Passengers in an airlinerIf you have flown in plane, you will know all too well that stuffy, plugged up feeling in your ears before they suddenly “pop” open again after you have swallowed. The reason for this is to do with atmospheric pressure: the higher up you are, the lower this is. A column of air above you—which goes all the way up to the top of the atmosphere—pushes down on top of you. This column of air becomes shorter the higher up you go, so the weight of it becomes less and less. You don’t even have to climb very high to experience this: your ears can pop when you ride in a car as it goes up a hill. When we go up in a plane, we may reach heights of more than 10 kilometres above sea level. Although the cabin inside a plane is pressurized, the air pressure is still much lower than normal.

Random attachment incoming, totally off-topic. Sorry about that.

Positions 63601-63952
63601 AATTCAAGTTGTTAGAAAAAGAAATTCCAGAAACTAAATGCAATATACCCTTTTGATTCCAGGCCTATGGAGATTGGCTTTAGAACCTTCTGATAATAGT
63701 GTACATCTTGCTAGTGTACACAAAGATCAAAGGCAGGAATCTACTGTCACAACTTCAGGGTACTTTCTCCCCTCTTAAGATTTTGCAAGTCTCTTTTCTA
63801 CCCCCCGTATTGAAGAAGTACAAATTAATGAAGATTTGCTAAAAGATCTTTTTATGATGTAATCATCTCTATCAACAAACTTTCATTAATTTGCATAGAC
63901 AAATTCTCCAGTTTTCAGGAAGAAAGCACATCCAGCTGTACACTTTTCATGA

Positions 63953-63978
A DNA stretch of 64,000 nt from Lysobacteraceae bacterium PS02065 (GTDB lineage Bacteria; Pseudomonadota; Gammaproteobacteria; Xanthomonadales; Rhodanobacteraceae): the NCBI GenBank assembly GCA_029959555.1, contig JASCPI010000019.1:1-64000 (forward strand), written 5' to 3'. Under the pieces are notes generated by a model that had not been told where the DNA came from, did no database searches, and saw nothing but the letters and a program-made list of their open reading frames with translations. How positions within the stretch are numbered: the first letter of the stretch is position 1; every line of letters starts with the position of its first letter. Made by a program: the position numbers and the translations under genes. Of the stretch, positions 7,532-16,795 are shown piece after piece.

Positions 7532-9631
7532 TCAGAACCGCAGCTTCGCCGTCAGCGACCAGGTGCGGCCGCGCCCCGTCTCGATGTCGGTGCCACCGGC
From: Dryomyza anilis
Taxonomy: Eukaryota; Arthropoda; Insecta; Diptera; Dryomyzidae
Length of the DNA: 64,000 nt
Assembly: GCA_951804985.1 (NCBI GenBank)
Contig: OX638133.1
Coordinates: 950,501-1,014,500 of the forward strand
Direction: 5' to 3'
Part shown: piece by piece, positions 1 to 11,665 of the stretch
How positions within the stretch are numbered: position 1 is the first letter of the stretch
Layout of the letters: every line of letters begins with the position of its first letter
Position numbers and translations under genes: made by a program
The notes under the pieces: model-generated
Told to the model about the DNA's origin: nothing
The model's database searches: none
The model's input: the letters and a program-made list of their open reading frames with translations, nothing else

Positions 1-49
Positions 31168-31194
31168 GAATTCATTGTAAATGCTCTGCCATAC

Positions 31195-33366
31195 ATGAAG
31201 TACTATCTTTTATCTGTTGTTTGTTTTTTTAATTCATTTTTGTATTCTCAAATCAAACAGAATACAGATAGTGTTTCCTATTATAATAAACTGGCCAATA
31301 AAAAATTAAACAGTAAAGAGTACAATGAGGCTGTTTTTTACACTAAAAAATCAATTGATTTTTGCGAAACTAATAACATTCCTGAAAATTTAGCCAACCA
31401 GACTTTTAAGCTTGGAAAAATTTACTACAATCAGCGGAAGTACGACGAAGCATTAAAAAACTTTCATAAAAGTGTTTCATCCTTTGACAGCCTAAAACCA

Diagram of inside the earThe outside of the eardrumAt or near sea level, where most of us live, the air pressure in your inner ear—that part contained behind the eardrum—is normally the same as the air pressure outside it. As you ascend in a plane and the air pressure decreases, the pocket of air inside your inner ear now has a higher pressure than the air outside it. This makes your eardrum push outwards, causing discomfort in your ears.
At sea level, every square centimetre of surface area has about 1 kilo of air pushing down on it. You have the pressure equivalent to about three elephants pressing down on your body all the time. You don’t feel this pressure because you have about three elephants' worth of pressure inside your body pushing out at the same time.
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